3.15 Sweden Alexandra Nilsson KVAST- Association of Swedish Women Composers Gatekeepers, Discrimination and Lack of Transparency: how to introduce key changes. KVAST was established in 2008 when the Swedish composer Karin Rehnqvist found out that just 1 % of the works performed by the biggest Swedish Orchestras were composed by women. The objectives of KVAST are: - To ensure that the repertoire expands to include works by more women composers - To provide the decision-makers at music institutions with more knowledge and information concerning the works of female composers from all areas and all over the world. -to raise awareness of the gender perspective in the choice of repertoire. WORK One of the main work of KVAST since the beginning has been to collect statistics of performed pieces by women composers by the 17 biggest orchestras in Sweden and then present it to the orchestras, media and cultural and political key persons.The percent of pieces performed and written by women composers has been as follow: 2008-2009: 1,2 % 2009-2010: 2 % 2010-2011: 8,8 % 2011-2012: 5,2 % 2012-2013: 3,5 % In 2008 when the first statistics were presented to the head of the Royal Concert Hall in Stockholm he apologised for the situation and also commented that this matter had not even been taken up as a discussion by the programme council but from then on it would be taken in consideration. (But still now in 2013 very little has changed) During the season 2010-2011 the percentage rose because one of the leading orchestras, the Swedish Wind Ensemble decided (with the influence of KVAST) to perform a totally equal season with 50 % of all works by women composers. ORCHESTRA TOUR KVAST got funding from the Swedish government to continue their work for gender equality and with the funding KVAST is planning a tour in autumn 2013 to the main orchestras in Sweden for discussions about the important role of the orchestras in gender equality work and putting up goals together with them for the future. KVAST will also invite the head of the orchestras and key-persons in the cultural sector and politics and media to a meeting and a concert in autumn 2013 where the latest orchestra statistics will be presented. THE GOLDEN BROOM KVAST (that means broom) has established a prize- the Golden Broom-to be awarded to the orchestra or arranger for orchestral concerts, chamber music or electro-acoustic music that has made the greatest effort to include works by women composers. The prize has been given since 2010 and includes funding for a new commissioned piece by a women composer.
KVAST, Alexandra Nilsson, composer, performer and teacher, started out as a trumpet player in the field of jazz and studied trumpet, percussion and arranging at the Conservatory in Havana, Cuba (Instituto Superior de Arte) for two years. On her return to Stockholm in 2004 she formed and composed for a 13-piece female orchestra (Zarandea) a mix of Cuban salsa, jazz and funk. She then toured around Sweden and Germany for three years with this project and received a special scholarship from SKAP (The Swedish Society of Popular Music Composers) for her works. From 2005-2008 she undertook Bachelor studies in jazz composition at the Royal College of Music in Stockholm, and from 2008-2010 she undertook Master studies in film scoring at The Royal College of Music in collaboration with the Stockholm Academy of Dramatic Arts. She is now working as a composer for theatre, film, and dance and is also active in the contemporary music scene in Stockholm.firstname.lastname@example.org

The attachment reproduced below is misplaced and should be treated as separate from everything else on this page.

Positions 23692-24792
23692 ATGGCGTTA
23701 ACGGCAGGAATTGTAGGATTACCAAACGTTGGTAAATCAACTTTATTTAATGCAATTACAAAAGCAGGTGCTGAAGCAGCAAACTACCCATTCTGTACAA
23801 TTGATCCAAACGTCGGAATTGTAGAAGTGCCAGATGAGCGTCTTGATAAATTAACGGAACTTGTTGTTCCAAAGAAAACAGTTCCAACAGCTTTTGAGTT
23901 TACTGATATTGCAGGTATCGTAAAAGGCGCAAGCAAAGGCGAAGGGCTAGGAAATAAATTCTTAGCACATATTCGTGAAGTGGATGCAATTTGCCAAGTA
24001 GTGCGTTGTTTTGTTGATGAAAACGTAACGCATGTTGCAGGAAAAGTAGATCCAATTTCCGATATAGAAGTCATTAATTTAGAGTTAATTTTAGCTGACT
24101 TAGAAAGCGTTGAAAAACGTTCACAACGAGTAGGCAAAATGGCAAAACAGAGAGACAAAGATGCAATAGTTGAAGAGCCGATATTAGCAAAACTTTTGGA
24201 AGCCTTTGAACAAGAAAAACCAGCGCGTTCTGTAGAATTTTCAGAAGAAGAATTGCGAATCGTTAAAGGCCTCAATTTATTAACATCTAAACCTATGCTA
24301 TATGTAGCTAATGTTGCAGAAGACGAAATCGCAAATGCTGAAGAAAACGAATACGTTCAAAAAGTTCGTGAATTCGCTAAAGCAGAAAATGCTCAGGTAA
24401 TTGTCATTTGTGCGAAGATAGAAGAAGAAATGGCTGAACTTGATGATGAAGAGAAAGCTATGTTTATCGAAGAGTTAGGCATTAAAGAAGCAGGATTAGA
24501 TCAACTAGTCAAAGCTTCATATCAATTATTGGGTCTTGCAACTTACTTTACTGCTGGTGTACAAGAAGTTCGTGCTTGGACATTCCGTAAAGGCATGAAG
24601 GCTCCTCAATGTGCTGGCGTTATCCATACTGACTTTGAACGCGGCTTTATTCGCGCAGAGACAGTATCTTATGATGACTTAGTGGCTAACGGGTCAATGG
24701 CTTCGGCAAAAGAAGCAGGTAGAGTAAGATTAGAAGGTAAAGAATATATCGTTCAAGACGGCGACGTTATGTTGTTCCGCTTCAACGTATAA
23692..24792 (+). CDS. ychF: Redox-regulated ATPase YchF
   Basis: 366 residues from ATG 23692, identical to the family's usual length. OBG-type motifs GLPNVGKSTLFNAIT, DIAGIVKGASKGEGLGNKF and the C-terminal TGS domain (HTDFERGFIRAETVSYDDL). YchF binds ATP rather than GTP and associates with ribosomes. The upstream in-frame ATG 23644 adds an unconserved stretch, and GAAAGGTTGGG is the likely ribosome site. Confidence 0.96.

Suzanne Persson Evterpe My name is Suzanne Persson and I represent the organization Evterpe - women in music, Stockholm in which I have been a member since Evterpe was founded. EVTERPE – STOCKHOLMis a non-profit organization whose goal is equality in the Swedish music scene. Evterpe aims to create a more attractive climate for music composers, musicians, educators, researchers, journalists and listeners.Evterpe´sfundamental goal is to support women working within a male characterized culture. Evterpe organizes concerts, seminars, lectures, workshops and theme days in Stockholm and the surrounding region. Evterpe works as a network and forum for exchange of experience and knowledge of women in the music scene. About myself - I studied classical guitar in Stockholm which was followed by music studies in New York at Aaron Copland School of Music. In 1986 I received a Master’s degree in lute performance and shortly thereafter I returned to Sweden. I’ve devoted myself to Renaissance and Baroque music particular by women composers. It all began when one of the singers I was playing with showed me how much music by women composers there was, however then hard to get hold of. In the early 90s we formed an ensemble (5 women musicians/singers) called The Bella Donna Ensemble and we performed many concerts with music by women – from Medieval (Kassia, Hildegard von Bingen, etc.) to Baroque (Camilla de Rossi, Elisabeth Jacquet de la Guerre, etc.). We also gave lectures about women composers and their music. After a few years I formed a new trio - La Donna Forte - voice, viola da gamba and lute/theorbo. For several years we performed many concerts as well as we gave lectures and workshops in Renaissance and Baroque music both in Sweden and abroad, for instance twice in Finland organized by NAMU -NAINEN JA MUSIIKKI RY. In 1999 we recorded a CD with Italian and French music. In 2000, after completing my studies in Baroque music interpretation at Malmö Academy of Music I took great interest in the Baroque opera. In 2008 I got the opportunity to put up my first opera, La Liberazione di Ruggiero dall’isola d’Alcina, from 1625, by Francesca Caccini at Ulriksdals Slottsteater (Ulriksdal’s Palace Theatre) Confidencen, a beautiful Rococo theatre in Stockholm. I believe it all starts when you are young. Impressions from a young age follow you the rest of your life. Therefore, this performance was directed to a younger audience, or to be exact, to the whole family. In order for everybody to understand the plot I wrote a libretto in Swedish following closely the Italian verse. The opera was a great success and was put up again in 2009. Since then I’ve put up 3 more Baroque operas for a younger audience, Henry and the Magic Passacaglia, The Ghost Castle and The Curse of the Dragon Queen. At the moment I teach guitar and lute as well as perform as a lutenist/conductor (both freelance and ensembles). I’ve just started to go through the score of Elisabeth Claude Jacquet de